Chesler, Phyllis 1940-
CHESLER, Phyllis 1940-
PERSONAL: Born October 1, 1940, in Brooklyn, NY; daughter of Leon and Lillian (Hammer) Chesler; children: Ariel David (son). Education: Bard College, B.A., 1962; New School for Social Research, M.A., 1967, Ph.D., 1969; New York Medical College, graduate study, 1968-69. Religion: Jewish.
CAREER: New York University, New York, NY, intern in psychotherapy at Washington Square Institute for Psychotherapy and Mental Health, 1968-69; Metropolitan Hospital, New York, NY, clinical research associate, 1968-69; College of Staten Island of the City University of New York, Staten Island, NY, assistant professor of psychology, 1969-98, emerita professor, 1998—; Research Associate, International Research Institute on Jewish Women (founded by Hadassah), Brandeis University, Waltham, MA, 1997—. Lecturer at institutions, including Institute for Developmental Studies and New School for Social Research, City University of New York; psychotherapist in private practice. Cofounder, Association for Women in Psychology, 1970; cofounder, National Women's Health Network, 1976. Member of board of directors of Women's Action Alliance, 1972—, and Center for the Study of Psychiatry, 1974—.
MEMBER: American Association for the Abolition of Involuntary Mental Hospitalization, American Association for the Advancement of Science, American Psychological Association, Association for Women in Psychology (founder), American Association of University Professors, National Organization for Women, Eastern Psychological Association, New York State Psychological Association.
AWARDS, HONORS: Positive Image of Women Award, National Organization of Women, 1978; Feminist Book Fortnight Award (London, England), 1990, for Sacred Bond: Motherhood under Siege; Medal of Honor Award, Veteran Feminists of America, 1993; Nike Prize, International Book Fair, 1998, for "distinguished achievement, in recognition of work to promote the rights of women."
Women and Madness, Doubleday (Garden City, NY), 1972, twenty-fifth anniversary edition, Four Walls Eight Windows Press (New York, NY), 1997.
(Author of interpretive essay) Wonder Woman, introduction by Gloria Steinem, Holt (New York, NY), 1972.
(With Emily Jane Goodman) Women, Money and Power, Morrow (New York, NY), 1976.
About Men, Simon & Schuster (New York, NY), 1978.
With Child: A Diary of Motherhood, Lippincott-Crowell (New York, NY), 1979, revised edition, including a new introduction by son, Ariel Chesler, Four Walls Eight Windows Press (New York, NY), 1998.
Mothers on Trial: The Battle for Children and Custody, McGraw-Hill (New York, NY), 1986, revised edition, Four Walls Eight Windows Press (New York, NY), 1998.
Sacred Bond: The Legacy of Baby M, Times Books (New York, NY), 1988, published as Sacred Bond: Motherhood under Siege, introduction by Ann Oakley, Virago (London, England), 1990.
Patriarchy: Notes of an Expert Witness, Common Courage Press (Monroe, ME), 1994.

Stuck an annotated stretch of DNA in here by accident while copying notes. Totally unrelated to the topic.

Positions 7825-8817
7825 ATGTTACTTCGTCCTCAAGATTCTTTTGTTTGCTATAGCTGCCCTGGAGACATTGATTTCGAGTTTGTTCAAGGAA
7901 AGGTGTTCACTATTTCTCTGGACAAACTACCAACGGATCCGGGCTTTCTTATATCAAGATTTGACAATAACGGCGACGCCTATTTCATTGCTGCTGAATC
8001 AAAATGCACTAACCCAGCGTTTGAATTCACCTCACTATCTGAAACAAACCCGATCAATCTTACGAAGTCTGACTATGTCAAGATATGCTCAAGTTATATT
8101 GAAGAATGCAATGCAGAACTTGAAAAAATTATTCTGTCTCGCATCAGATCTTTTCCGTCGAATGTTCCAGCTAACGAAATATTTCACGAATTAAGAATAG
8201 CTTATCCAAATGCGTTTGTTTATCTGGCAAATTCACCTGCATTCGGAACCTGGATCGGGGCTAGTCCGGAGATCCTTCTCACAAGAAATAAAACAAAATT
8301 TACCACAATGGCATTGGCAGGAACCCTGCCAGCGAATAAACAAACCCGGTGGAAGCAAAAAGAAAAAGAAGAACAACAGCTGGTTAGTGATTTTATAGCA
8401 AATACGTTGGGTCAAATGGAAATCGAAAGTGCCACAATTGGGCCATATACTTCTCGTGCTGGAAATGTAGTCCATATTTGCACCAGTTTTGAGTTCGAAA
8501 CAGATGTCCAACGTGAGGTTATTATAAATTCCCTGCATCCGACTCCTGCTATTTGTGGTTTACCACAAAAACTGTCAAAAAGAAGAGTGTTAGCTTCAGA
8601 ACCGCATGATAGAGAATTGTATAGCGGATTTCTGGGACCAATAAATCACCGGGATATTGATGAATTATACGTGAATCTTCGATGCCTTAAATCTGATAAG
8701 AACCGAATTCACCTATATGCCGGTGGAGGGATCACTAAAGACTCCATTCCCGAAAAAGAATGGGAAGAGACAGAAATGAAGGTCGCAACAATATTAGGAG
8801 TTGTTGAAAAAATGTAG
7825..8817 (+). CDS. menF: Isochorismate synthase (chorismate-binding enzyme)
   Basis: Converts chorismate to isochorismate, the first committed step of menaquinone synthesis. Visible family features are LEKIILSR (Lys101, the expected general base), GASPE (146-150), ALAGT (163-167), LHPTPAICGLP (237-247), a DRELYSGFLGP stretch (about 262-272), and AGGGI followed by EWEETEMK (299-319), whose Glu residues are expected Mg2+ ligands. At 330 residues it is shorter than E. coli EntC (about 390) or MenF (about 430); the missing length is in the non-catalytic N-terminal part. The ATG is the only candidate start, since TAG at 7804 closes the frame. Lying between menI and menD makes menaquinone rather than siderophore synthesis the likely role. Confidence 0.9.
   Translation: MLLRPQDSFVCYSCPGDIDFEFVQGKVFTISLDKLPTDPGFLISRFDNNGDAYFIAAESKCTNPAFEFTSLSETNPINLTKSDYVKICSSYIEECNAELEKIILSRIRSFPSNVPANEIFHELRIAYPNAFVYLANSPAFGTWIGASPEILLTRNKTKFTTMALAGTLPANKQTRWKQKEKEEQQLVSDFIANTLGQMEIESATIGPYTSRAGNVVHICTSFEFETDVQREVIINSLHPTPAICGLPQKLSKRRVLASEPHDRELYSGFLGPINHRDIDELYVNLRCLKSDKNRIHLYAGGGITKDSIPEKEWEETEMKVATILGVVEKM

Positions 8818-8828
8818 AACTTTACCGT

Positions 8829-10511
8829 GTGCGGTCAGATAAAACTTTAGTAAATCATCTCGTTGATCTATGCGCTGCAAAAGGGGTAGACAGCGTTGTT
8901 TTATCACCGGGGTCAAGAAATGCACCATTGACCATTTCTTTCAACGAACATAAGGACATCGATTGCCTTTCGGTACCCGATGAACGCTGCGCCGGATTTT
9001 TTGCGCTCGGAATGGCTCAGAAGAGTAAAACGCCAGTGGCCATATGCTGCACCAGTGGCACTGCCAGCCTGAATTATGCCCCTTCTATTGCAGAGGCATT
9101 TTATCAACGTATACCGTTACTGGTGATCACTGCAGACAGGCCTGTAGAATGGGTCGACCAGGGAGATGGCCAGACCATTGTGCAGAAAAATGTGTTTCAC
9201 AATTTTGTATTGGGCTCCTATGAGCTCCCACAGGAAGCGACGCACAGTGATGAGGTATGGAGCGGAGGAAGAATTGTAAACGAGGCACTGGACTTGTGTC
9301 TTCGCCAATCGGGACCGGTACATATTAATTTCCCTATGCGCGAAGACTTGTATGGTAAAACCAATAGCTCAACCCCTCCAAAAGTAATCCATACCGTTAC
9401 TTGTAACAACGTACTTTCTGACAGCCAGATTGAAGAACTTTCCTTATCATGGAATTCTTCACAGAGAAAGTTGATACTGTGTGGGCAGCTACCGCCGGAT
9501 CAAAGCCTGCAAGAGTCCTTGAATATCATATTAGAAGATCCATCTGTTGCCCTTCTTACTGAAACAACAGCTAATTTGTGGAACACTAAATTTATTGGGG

(Editor, with Esther D. Rothblum and Ellen Cole) Feminist Foremothers in Women's Studies, Psychology, and Mental Health, Haworth Press (New York, NY), 1995.
Letters to a Young Feminist, Four Walls Eight Windows Press (New York, NY), 1997.
Woman's Inhumanity to Woman, Thunder's Mouth Press/Nation Books (New York, NY), 2001.
(Editor, with Rivka Haut) Women of the Wall: Claiming Sacred Ground at Judaism's Holy Site, Jewish Lights (Woodstock, VT), 2002.
The New Anti-Semitism: The Current Crisis and What We Must Do about It, Jossey-Bass (San Francisco, CA), 2003.
Contributor to numerous publications, including The Radical Therapist Collective Anthology, edited by Jerome Agel, Ballantine (New York, NY), 1971; Women in Sexist Society: Studies in Power and Powerlessness, edited by Vivian Gornick and Barbara K. Moran, Basic Books (New York, NY), 1971; Psychology for Our Times: Readings, edited by Philip Zimbardo and Christina Maslach, Scott, Foresman (Glenview, IL), 1973; Psychology of Adjustment, edited by James F. Adams, Holbrook, 1973; The Encyclopedia of the Future, edited by George Thomas Kurian and Graham T. T. Molitor, Simon & Schuster (New York, NY), 1996; and For Women Only, edited by Gary Null and Barbara Seaman, Seven Stories Press (New York, NY), 2000.
Also contributor to periodicals, including New York Magazine, Ms., Psychology Today, Radical Therapist, and Village Voice. Contributor to professional journals, including Journal of Feminism and Psychology, Journal of Mind and Behavior, Criminal Practice Law Report, and New York Law Journal. Past editor-at-large and columnist for On the Issues magazine.
SIDELIGHTS: Radical feminist Phyllis Chesler has been "an articulate and consistent critic of American culture for over twenty-seven years," according to Feminist Writers contributor Mary A. Hess. "Her candor and incisive prose style have [provided her with] a reputation as one of America's most articulate and thoughtful feminist writers, while her activism in representing women who are marginalized by illness, poverty, and exploitation has not diminished despite personal hardship." In her writings, Chesler has sought to expose what she believes to be the unfair and unequal treatment of women in the health care and criminal justice systems; her 1972 book Women and Madness was "instrumental in initiating reforms in the mental health establishment," stated Hess. In other books, she has focused on motherhood and society's changing attitudes toward women and children. In addition, she has written books and essays in defense of controversial female figures such as Mary Beth Whitehead—the surrogate mother in the Baby M case—and Aileen Wuolnos, a prostitute who killed four men in self-defense.